Hild by Nicola Griffith Interview
Author Nicola Griffith begins her Light of the World Trilogy with Hild, a novel set in seventeenth-century Britain that follows a young girl as she ventures through the dangerous world of Edwin, King of Northumbria. As her abilities to predict the future grow she becomes both a valuable asset and a powerful weapon.
Thanks to Emily at Little Brown, I was able to put a few questions to Nicola and ask her more about the world of Hild:
When did you first hear of the true-life character of Hild and did you instantly want to write about her?
I was in my early twenties, living what mostly felt like a good life, but could occasionally be very hard, in Hull. And one day I felt overstretched–like butter scraped too thin over bread, as Tolkien might say–and just had to get away. I hiked north, up the Yorkshire coast, and came to Whitby and the great gothic ruins of the abbey on top of the cliff. Stepping over the threshold of that ruin changed my life. Turned me inside out like a sock. It’s difficult to describe it. I’d always been interested in history, always played What If, always loved the ruined places of the past. But that time, that place… It wrenched my world off its axis. History became real.
Looking back now I realise it wasn’t long after that that I started to write. I was writing about the future then–science fiction–but it’s all connected*. Anyway, that’s where I first became aware of Hild–or St Hilda, the woman who founded the abbey and in 664 CE hosted and facilitated the famous Synod in which Roman Christianity, not the Celtic flavour from Ionia, won the day. It changed the course of history.
But who was Hild? All I could find was a brief mention in the Venerable Bede’s History of the English Church and People. She trained five bishops. She was present, responsible in some ways, for the creation of the very first written Old English poem. She was a counsellor to princes and kings and is revered even now, fourteen hundred years later, as a patron saint of culture and learning.
But there were no biographies, no hagiographies, no scholarly anthologies. Nothing. I had no idea how a woman in what used to be called the Dark Ages, a woman born in an illiterate culture where kings were petty warlords and might be right, ended up midwiving English literature and changing the world. The more I learnt over the years about how impossible that was, the more I wanted to know how she did it. I wrote this book to find out.
Being the first in a trilogy have you already got in mind how the series will come to an end?
I know the last line of the last book. I’ve known it since I got about a third of the way through the first. But just because I know the endpoint doesn’t mean I know exactly how I’ll get there.
I’m hoping there will only be three!
Having said that, there are some points in her life we do know from history–and I’ll use one of them to end the second novel.
Do you have any strict writing regimes that help you hit your targets?
No. There are weeks at a time when I don’t write fiction: I research, I write to academics, I write essays, I think. But when I’m really rocking and rolling on a novel I work hard, I’m focused. I know what scene or scenes I want to write that day and I write them; which means some days are longer, some days more difficult, than others.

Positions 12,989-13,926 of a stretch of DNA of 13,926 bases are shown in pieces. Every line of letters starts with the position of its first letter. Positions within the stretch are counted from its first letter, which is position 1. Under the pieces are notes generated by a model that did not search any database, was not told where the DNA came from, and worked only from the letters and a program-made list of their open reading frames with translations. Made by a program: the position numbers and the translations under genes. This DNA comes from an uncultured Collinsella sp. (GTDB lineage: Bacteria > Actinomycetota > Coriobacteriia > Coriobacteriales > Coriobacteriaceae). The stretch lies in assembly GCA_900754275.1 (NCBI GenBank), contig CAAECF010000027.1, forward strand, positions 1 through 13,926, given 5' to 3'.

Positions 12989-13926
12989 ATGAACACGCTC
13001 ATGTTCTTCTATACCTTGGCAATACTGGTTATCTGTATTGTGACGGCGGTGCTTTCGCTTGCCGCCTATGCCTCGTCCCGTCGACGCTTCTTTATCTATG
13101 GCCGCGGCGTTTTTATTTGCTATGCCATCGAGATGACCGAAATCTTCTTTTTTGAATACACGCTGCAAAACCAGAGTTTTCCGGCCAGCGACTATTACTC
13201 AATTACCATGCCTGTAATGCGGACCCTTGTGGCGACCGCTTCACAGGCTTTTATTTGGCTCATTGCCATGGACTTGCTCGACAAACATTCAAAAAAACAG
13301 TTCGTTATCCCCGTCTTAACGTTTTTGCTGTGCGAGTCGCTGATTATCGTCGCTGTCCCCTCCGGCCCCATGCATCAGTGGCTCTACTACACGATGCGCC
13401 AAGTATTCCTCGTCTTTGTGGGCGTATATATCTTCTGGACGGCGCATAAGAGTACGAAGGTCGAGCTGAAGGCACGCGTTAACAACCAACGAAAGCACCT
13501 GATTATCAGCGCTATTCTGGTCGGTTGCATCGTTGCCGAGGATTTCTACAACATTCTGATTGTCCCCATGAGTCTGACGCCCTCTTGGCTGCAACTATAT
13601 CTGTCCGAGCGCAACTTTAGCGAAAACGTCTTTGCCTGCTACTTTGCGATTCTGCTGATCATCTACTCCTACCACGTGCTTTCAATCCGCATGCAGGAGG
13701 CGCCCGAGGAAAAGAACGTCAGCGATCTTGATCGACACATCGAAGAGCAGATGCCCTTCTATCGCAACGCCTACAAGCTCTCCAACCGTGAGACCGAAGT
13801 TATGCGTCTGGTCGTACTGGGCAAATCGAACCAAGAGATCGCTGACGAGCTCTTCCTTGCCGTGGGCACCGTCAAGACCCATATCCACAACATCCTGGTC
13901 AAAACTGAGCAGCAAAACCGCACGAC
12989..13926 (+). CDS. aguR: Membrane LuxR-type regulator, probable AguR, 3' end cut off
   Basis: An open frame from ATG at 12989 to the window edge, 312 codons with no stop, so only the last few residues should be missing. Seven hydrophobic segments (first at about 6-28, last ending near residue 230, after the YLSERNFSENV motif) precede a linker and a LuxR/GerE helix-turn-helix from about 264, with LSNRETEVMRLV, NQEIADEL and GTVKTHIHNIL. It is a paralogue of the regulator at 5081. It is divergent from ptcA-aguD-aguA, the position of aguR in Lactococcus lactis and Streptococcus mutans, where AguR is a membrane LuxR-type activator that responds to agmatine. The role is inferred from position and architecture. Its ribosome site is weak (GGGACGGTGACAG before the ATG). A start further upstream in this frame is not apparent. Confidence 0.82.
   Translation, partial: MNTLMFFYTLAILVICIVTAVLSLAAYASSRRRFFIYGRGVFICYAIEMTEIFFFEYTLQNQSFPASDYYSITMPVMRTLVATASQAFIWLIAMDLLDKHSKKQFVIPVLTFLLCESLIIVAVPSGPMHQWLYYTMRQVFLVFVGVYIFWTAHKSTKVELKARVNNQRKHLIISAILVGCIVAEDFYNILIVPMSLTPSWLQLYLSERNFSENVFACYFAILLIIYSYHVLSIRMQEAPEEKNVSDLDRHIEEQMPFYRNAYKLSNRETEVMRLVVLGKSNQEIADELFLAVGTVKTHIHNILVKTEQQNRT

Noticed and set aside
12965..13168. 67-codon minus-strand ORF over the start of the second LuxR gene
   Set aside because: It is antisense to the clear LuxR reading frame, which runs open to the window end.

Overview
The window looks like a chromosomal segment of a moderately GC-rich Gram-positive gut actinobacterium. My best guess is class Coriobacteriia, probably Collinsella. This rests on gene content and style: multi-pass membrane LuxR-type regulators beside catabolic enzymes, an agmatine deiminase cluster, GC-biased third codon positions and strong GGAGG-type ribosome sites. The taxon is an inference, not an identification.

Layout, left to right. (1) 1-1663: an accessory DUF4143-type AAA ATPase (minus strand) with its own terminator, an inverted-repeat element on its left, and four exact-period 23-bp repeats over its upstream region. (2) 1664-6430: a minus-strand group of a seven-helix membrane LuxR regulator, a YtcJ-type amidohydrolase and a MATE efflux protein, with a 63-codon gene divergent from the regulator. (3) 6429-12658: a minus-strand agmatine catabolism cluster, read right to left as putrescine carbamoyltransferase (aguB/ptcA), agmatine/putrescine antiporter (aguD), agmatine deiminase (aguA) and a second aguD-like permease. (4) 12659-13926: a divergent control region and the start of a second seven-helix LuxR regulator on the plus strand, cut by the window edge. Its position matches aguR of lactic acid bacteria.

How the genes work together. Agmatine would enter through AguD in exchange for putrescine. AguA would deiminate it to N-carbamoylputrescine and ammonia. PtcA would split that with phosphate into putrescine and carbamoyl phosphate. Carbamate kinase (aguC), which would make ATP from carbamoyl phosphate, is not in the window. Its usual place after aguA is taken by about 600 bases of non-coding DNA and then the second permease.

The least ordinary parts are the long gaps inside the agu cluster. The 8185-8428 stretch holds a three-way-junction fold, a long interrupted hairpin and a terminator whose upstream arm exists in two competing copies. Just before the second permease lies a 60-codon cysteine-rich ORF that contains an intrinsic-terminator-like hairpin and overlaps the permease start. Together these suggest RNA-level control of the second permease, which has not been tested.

But I love to write, absolutely love it. When it’s going well, there’s nothing else like it in the world.
Hild has received some incredible reviews from historians, fantasy authors, crime authors and many others, have you received anything that’s astounded you more than others?
What’s gratified me most is hearing from readers how real it all felt. How reaching the end they felt stunned, sometimes bereft. A writer I’ve never met (but now want to), Robin Sloan, put it best when he said that after finishing he went around in a daze with a Hild hangover, seeing the world through her eyes, thinking in her terms. Just before I began Hild I wrote a manifesto, a statement of intent or perhaps dagger in the table: “I want to write a whole novel that invades you. I want to control what you think and feel, to put you right there, right then… I want to give you a life you’ve never had and change the one you live… to run my software on your hardware.”
Have you been able to do any other writing while penning the Hild series or is it easier to concentrate on one storyline?
I do other stuff. Hild’s too heady undiluted. So I’ve written a couple of short stories, some essays, and of course done much miscellany like this Q&A 🙂
Female leads in historical novels are quite unusual unless they are queens or princesses, do you think it’s important to highlight women’s roles in this period of time?
Most of the women–and men–we’ve heard about mattered in their day. Royals have always been seen as more important than hoi polloi. As writers, our interest is generally snagged by what we read, and historians have always chronicled those regarded as important, even if it was just because they paid the chronicler’s keep.
We know that in some eras royal women had more agency than commoners, more freedom of movement and more power. It’s more interesting, frankly, to write about people who do rather than those who are done to.
Also, if someone like Hild was possible in the past, she’s possible now. If you change what we see as possible, we change what might be possible in the future. We change the world.
If you could describe Hild in five words, what would they be?
Extraordinary. Stubborn. Alive. Imperfect. Human.
* At the most fundamental level, I write to explore the world, to find out. Sometimes to change the world. It doesn’t matter to me if it’s the future (Ammonite, Slow River), the present (The Blue Place, Stay, Always) or the past (Hild).